As promised in our Guide to Teething last month, this next guide is all about brushing teeth — specifically for for babies, toddlers and young children. Regular brushing of teeth is an essential habit for young children to get into. Doing so will protect their teeth and oral health as they grow older.
Studies suggest that brushing teeth twice a day, for at least 2 minutes, may even reduce the risk of poor heart health.
When Should You Start Brushing Children’s Teeth?
Parents, guardians or carers should start brushing children’s teeth the moment teeth first appear, even when it’s only one or two teeth initially showing through. This is typically around the age of six to ten months when, for most babies, the lower incisors are first to appear. It varies enormously, though, with some babies even being born with one or more teeth. For teething babies, of course, you need to be more gentle with brushing than you would be for an older child, because their gums will probably be sore. Hence, there are some guidelines to follow in that regard. That’s exactly where this article comes in as we explain the accepted best practice for brushing infant teeth.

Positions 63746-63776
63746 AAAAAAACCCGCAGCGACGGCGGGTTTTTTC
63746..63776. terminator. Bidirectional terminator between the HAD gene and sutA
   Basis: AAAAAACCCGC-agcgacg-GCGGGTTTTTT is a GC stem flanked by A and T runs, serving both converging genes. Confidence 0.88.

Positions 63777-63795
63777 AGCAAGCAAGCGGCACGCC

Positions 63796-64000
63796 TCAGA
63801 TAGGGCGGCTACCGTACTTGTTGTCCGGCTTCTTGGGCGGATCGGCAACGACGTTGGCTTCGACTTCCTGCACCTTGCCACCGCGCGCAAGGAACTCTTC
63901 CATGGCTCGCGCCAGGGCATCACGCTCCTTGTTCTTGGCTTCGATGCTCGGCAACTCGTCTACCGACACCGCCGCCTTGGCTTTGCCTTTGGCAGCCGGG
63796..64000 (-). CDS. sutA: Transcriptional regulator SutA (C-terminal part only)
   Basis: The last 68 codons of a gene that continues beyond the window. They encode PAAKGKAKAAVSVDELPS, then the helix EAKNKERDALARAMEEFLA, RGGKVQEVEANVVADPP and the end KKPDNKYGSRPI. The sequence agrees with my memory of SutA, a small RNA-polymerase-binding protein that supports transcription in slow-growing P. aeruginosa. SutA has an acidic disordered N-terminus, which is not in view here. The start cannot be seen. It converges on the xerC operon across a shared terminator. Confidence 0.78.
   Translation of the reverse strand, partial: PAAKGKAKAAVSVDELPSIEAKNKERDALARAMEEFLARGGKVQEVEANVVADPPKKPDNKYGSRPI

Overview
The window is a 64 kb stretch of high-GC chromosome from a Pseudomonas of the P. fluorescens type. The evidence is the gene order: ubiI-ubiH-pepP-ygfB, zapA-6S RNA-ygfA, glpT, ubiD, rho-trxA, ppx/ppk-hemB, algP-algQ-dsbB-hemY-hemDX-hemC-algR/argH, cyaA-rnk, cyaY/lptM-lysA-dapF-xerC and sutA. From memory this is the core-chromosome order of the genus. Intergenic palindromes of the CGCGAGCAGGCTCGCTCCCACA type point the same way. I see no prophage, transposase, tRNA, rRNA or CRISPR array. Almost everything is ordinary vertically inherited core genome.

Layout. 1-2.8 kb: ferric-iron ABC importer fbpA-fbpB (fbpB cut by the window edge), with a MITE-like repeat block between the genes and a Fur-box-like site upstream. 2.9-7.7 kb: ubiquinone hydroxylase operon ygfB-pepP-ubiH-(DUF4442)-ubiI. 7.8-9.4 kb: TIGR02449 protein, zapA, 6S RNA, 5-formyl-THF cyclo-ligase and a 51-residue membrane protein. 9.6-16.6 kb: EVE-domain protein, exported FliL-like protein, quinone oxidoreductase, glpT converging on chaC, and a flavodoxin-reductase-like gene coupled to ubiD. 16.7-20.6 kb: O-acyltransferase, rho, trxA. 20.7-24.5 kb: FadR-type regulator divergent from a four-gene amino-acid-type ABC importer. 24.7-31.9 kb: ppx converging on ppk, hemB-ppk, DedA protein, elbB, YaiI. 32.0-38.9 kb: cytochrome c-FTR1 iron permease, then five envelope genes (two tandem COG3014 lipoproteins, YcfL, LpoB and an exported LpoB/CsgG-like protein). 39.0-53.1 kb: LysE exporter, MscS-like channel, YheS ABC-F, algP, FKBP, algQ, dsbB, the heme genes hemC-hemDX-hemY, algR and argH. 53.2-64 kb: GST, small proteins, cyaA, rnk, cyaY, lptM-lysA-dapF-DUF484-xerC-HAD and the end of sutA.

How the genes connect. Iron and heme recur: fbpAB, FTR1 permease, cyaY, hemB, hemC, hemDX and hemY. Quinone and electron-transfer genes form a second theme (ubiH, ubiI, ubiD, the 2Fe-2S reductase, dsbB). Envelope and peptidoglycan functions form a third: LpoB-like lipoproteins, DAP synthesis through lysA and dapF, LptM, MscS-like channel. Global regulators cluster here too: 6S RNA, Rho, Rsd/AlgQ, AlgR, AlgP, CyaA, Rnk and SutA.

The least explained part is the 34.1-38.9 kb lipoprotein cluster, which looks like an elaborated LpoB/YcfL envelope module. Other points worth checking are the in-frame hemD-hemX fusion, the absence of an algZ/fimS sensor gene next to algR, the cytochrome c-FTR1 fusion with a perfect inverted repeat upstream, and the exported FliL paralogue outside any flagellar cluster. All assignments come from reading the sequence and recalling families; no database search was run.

How Much Toothpaste Should Babies, Toddlers & Children Use?
Check toothpaste labels carefully to ensure you are using the right toothpaste.
Toothpaste containing at least 1,000 parts per million (ppm) of fluoride or ‘family toothpaste’ containing 1,350 to 1,500ppm is suitable for babies and children up to 6 years of age.
- For babies and children up to 3 years old, use just a smear.
- For children between 3 and 6 years old, use a pea-sized amount on the brush.